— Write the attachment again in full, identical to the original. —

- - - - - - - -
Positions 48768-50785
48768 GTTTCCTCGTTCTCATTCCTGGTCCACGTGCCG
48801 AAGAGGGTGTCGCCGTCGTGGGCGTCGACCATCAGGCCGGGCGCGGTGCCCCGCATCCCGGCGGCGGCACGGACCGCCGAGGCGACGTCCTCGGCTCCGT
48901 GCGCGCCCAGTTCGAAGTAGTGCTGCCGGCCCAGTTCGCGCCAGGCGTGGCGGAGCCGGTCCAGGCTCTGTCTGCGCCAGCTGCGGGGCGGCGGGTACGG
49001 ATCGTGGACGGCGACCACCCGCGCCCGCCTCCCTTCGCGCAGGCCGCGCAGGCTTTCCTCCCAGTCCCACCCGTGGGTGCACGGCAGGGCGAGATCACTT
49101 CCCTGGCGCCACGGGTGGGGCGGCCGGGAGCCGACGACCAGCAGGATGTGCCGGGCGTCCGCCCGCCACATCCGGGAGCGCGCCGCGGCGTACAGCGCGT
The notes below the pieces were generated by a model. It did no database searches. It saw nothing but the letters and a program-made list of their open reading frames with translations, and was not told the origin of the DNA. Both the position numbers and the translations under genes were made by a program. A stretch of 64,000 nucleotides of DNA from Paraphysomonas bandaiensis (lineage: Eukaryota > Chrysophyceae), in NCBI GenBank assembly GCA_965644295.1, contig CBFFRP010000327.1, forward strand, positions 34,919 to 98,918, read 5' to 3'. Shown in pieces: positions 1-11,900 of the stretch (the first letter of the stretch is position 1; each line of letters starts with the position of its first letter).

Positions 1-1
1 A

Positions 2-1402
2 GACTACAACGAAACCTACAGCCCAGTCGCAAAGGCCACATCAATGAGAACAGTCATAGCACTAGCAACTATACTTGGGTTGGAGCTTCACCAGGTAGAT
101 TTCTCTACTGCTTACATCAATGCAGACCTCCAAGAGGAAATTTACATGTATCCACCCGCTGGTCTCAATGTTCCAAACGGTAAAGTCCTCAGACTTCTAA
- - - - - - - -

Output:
Positions 48768-50785
48768 GTTTCCTCGTTCTCATTCCTGGTCCACGTGCCG
48801 AAGAGGGTGTCGCCGTCGTGGGCGTCGACCATCAGGCCGGGCGCGGTGCCCCGCATCCCGGCGGCGGCACGGACCGCCGAGGCGACGTCCTCGGCTCCGT
48901 GCGCGCCCAGTTCGAAGTAGTGCTGCCGGCCCAGTTCGCGCCAGGCGTGGCGGAGCCGGTCCAGGCTCTGTCTGCGCCAGCTGCGGGGCGGCGGGTACGG
49001 ATCGTGGACGGCGACCACCCGCGCCCGCCTCCCTTCGCGCAGGCCGCGCAGGCTTTCCTCCCAGTCCCACCCGTGGGTGCACGGCAGGGCGAGATCACTT
49101 CCCTGGCGCCACGGGTGGGGCGGCCGGGAGCCGACGACCAGCAGGATGTGCCGGGCGTCCGCCCGCCACATCCGGGAGCGCGCCGCGGCGTACAGCGCGT
The notes below the pieces were generated by a model. It did no database searches. It saw nothing but the letters and a program-made list of their open reading frames with translations, and was not told the origin of the DNA. Both the position numbers and the translations under genes were made by a program. A stretch of 64,000 nucleotides of DNA from Paraphysomonas bandaiensis (lineage: Eukaryota > Chrysophyceae), in NCBI GenBank assembly GCA_965644295.1, contig CBFFRP010000327.1, forward strand, positions 34,919 to 98,918, read 5' to 3'. Shown in pieces: positions 1-11,900 of the stretch (the first letter of the stretch is position 1; each line of letters starts with the position of its first letter).

Positions 1-1
1 A

Positions 2-1402
2 GACTACAACGAAACCTACAGCCCAGTCGCAAAGGCCACATCAATGAGAACAGTCATAGCACTAGCAACTATACTTGGGTTGGAGCTTCACCAGGTAGAT
101 TTCTCTACTGCTTACATCAATGCAGACCTCCAAGAGGAAATTTACATGTATCCACCCGCTGGTCTCAATGTTCCAAACGGTAAAGTCCTCAGACTTCTAA